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J Bacteriol. 2000 Oct;182(19):5505-12.

Characterization of spores of Bacillus subtilis which lack dipicolinic acid.

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  • 1Department of Biochemistry, University of Connecticut Health Center, Farmington, Connecticut 06032, USA.

Abstract

Spores of Bacillus subtilis with a mutation in spoVF cannot synthesize dipicolinic acid (DPA) and are too unstable to be purified and studied in detail. However, the spores of a strain lacking the three major germinant receptors (termed Deltager3), as well as spoVF, can be isolated, although they spontaneously germinate much more readily than Deltager3 spores. The Deltager3 spoVF spores lack DPA and have higher levels of core water than Deltager3 spores, although sporulation with DPA restores close to normal levels of DPA and core water to Deltager3 spoVF spores. The DPA-less spores have normal cortical and coat layers, as observed with an electron microscope, but their core region appears to be more hydrated than that of spores with DPA. The Deltager3 spoVF spores also contain minimal levels of the processed active form (termed P(41)) of the germination protease, GPR, a finding consistent with the known requirement for DPA and dehydration for GPR autoprocessing. However, any P(41) formed in Deltager3 spoVF spores may be at least transiently active on one of this protease's small acid-soluble spore protein (SASP) substrates, SASP-gamma. Analysis of the resistance of wild-type, Deltager3, and Deltager3 spoVF spores to various agents led to the following conclusions: (i) DPA and core water content play no role in spore resistance to dry heat, dessication, or glutaraldehyde; (ii) an elevated core water content is associated with decreased spore resistance to wet heat, hydrogen peroxide, formaldehyde, and the iodine-based disinfectant Betadine; (iii) the absence of DPA increases spore resistance to UV radiation; and (iv) wild-type spores are more resistant than Deltager3 spores to Betadine and glutaraldehyde. These results are discussed in view of current models of spore resistance and spore germination.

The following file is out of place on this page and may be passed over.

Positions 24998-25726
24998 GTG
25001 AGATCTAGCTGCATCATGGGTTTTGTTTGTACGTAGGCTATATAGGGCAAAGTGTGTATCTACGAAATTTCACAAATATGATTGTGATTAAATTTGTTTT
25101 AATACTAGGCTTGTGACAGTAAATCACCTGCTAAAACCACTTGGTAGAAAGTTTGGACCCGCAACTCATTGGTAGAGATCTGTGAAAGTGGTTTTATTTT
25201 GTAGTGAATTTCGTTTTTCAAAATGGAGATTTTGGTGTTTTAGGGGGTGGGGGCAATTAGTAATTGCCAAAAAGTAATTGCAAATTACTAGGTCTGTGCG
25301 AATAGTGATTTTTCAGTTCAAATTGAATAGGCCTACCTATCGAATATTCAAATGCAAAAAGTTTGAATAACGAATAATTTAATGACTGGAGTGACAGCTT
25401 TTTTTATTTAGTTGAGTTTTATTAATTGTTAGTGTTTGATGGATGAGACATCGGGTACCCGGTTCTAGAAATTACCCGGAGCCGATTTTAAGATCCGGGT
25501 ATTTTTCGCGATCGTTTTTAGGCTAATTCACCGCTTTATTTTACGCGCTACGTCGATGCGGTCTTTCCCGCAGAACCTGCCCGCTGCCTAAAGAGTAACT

PMID:
10986255
PMCID:
PMC110995
[PubMed - indexed for MEDLINE]
Free PMC Article
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